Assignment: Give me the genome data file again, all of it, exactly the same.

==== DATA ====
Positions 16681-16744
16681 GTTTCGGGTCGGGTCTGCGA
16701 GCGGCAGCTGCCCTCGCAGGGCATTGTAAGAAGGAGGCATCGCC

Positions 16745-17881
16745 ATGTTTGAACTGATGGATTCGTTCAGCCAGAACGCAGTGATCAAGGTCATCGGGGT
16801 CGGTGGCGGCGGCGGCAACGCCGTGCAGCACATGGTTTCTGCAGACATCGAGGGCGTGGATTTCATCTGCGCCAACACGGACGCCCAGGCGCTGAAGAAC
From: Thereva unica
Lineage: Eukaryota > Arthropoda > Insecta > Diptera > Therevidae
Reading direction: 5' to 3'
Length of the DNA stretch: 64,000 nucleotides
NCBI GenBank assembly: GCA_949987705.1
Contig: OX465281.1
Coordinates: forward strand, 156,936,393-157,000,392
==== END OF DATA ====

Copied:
Positions 16681-16744
16681 GTTTCGGGTCGGGTCTGCGA
16701 GCGGCAGCTGCCCTCGCAGGGCATTGTAAGAAGGAGGCATCGCC

Positions 16745-17881
16745 ATGTTTGAACTGATGGATTCGTTCAGCCAGAACGCAGTGATCAAGGTCATCGGGGT
16801 CGGTGGCGGCGGCGGCAACGCCGTGCAGCACATGGTTTCTGCAGACATCGAGGGCGTGGATTTCATCTGCGCCAACACGGACGCCCAGGCGCTGAAGAAC
From: Thereva unica
Lineage: Eukaryota > Arthropoda > Insecta > Diptera > Therevidae
Reading direction: 5' to 3'
Length of the DNA stretch: 64,000 nucleotides
NCBI GenBank assembly: GCA_949987705.1
Contig: OX465281.1
Coordinates: forward strand, 156,936,393-157,000,392